We met the two people coming from The Dalles at 8 a.m. Monday in the parking lot of the store in Tygh Valley. When we arrived at the work site, everyone helped carry lumber and tools to the flume location. The young employees each carried one or two of the 2" X 8" X 12' pressure-treated boards. I struggled about half way with one of the boards, then gave up and let someone else take it. I did carry in some 2" X 6" X 8' pine boards. Then John and I picked up the loppers and water and started clearing the trail.

Four of the other workers are in their 20s. One is in his late 40s. We are 65. At lunch one of the young men repairing the washout commented, "I'm going to be sore tomorrow." At the end of the day the other young fellow working on that job said his hands were tired and sore.

Let me tell you, we were stiff, sore and exhausted. We did pretty well in the morning. A lot of our work was stoop labor—bending down to cut off plants at ground-level so it is easier to walk along the ditch. By lunch our backs were beginning to protest. By 3 p.m., when we quit work, they were sore and really protesting every bend. But did we say anything? Absolutely not! Everyone else is younger and full-time paid employees who have to be there. They can complain. We are volunteers and really old, compared to them. If they thought our job was a problem for us, we would be sent home in a heartbeat. So we didn't say a word.

We run 3 miles, three times a week. We weight train three times a week. We do lots of physical work. But we're not used to working all day. We came back to the RV, showered, had a drink, then I staggered up to fix dinner. We were tired and didn't want to do another thing. Thank heavens we are not working for a living any more.

You couldn't pay me to do this work. There are easier ways to earn money, if that is our goal. But we are volunteering to accomplish something, to help out. So we do things we'd never do if we were working for a paycheck. The reward of helping out makes it worth our while. No amount of money would.

Sunday, July 13, 2008

Birds and Cows

I enjoy bird watching—if I don't have to walk through the woods with a pair of binoculars and stand quietly for long periods of time. Here we can sit in our RV and look out the window or sit out under the awning and watch all kinds of birds. I have identified several I've not seen before, as well as being able to observe carefully many familiar birds. It is special to watch the American Goldfinches at the feeder and the Western Bluebirds coming and going from their nest in one of the bird boxes out back. Mama and Daddy Bluebird are darting in and out of the birdhouse to feed their family—usually 4-6 young.

The biggest treat has been the family of California Quail. First I saw the adult pair outside the door at dusk. The next night I observed them near dark with their family of babies—so many little balls of feathers I wasn't able to count them in the half-dark. Another day I watched the adults walking along the fence rail on the pasture—probably near their nest. Last night we watched the mom and dad quail walk 8 or 9 babies along the edge of the pasture to eat. Some of them flew from one clump of grass to the next. What fun!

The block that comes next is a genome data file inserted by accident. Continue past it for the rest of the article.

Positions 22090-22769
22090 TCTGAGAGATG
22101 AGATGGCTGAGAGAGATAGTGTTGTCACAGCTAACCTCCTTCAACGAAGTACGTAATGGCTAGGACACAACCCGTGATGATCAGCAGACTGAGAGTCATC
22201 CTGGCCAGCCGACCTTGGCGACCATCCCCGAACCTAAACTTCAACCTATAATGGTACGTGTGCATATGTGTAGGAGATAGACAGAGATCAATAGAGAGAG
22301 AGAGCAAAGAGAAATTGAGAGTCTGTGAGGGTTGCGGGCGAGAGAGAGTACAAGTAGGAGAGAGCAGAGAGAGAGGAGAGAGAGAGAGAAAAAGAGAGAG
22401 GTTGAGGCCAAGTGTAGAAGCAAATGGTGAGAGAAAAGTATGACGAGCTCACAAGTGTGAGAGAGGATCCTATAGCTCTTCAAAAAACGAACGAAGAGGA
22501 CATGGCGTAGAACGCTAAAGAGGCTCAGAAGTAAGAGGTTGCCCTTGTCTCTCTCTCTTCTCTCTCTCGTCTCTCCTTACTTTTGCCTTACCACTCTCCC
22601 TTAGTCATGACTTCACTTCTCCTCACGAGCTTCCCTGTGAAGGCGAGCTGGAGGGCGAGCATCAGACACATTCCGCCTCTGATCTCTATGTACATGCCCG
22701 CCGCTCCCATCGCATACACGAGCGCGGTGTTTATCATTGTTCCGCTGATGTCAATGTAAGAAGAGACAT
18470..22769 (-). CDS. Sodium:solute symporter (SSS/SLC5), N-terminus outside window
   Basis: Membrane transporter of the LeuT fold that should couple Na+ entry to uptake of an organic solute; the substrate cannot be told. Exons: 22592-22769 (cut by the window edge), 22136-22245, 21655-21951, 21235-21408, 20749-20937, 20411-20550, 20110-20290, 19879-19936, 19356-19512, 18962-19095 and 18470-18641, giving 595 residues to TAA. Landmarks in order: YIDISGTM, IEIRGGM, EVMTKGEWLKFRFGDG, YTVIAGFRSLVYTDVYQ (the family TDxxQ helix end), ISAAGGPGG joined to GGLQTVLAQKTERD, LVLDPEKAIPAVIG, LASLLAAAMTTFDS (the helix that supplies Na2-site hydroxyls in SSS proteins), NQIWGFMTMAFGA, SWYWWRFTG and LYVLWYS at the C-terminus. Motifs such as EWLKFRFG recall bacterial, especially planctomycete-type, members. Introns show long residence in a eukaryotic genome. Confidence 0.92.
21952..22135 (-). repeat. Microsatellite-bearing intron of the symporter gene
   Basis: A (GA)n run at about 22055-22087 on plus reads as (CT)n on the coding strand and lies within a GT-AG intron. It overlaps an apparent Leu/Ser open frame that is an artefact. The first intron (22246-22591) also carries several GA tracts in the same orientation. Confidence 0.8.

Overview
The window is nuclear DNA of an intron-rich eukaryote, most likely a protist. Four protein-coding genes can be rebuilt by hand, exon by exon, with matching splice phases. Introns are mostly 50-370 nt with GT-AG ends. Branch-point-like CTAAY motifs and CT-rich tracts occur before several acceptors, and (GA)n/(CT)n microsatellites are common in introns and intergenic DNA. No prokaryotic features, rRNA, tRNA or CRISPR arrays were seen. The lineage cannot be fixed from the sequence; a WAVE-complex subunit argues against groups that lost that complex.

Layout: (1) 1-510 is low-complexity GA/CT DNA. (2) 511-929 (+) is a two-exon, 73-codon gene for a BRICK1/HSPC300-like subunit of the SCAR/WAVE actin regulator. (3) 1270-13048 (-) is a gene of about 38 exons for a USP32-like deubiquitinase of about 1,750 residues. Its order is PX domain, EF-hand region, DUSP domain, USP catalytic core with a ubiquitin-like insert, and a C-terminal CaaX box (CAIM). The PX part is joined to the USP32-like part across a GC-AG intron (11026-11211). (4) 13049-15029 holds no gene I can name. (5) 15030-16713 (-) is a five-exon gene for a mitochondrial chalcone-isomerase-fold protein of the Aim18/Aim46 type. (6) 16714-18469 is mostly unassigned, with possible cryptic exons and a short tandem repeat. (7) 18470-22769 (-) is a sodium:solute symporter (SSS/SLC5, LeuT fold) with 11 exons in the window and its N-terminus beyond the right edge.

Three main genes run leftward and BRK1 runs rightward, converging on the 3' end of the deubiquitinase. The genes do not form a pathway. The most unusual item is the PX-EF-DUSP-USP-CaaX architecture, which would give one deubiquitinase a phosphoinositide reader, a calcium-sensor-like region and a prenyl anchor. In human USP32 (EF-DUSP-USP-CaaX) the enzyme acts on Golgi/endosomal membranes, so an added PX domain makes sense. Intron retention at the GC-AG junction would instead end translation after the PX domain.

We have so many hummingbirds I must refill the feeders every couple of days. And we watch the Rufous Hummingbird try to claim and protect his territory by driving the others away from each of the three feeders. Why can't he share?

A good way to learn to relax and just enjoy life is to watch cows grazing. Why hurry? they seem to say. The herd slowly ambles from one part of the pasture to another. One cow with take off and in a while the whole herd has followed. Sometimes one cow or calf doesn't follow right away. Then they will take off bawling till they find the rest.

Some of the calves are young enough they are really playful. The other evening I watched two black calves run after each other full speed across the field. They reminded me of horses running. Later the two, probably males, were butting heads like a pair of bull elk, practicing how to fight.

We don't have a very good internet connection here, so I can't upload photos. When we get somewhere I can do it, you will be able to see some of our animal friends.

Sunday, July 06, 2008

White River Wildlife Area

John has always wanted to live on a ranch. He grew up in Castle Rock, Colorado, a small town south of Denver that then had about 350 residents. Many of his friends lived on ranches. This year we are spending July and August volunteering at the White River Wildlife Area in Central Oregon and expect we will really like it here. We feel like we are living on our own ranch. There is a field just outside the fence in front of our site where a local rancher grazes his cattle. We can hear them mooing and watch the calves cavorting. The wildlife manager, Josh, and family are the only other people living on the 29,760 acres Oregon owns here. Their house is nearly one-half mile away.

After two months at the hatchery where there was constantly running water, as well as US Highway 30 very close, we spent five nights at a lovely RV park in White Salmon, WA, near Hood River, OR. The only downside to that spot was the very busy railroad track. Now we are living in incredible peace and quiet with a view of Mt. Hood out the front door.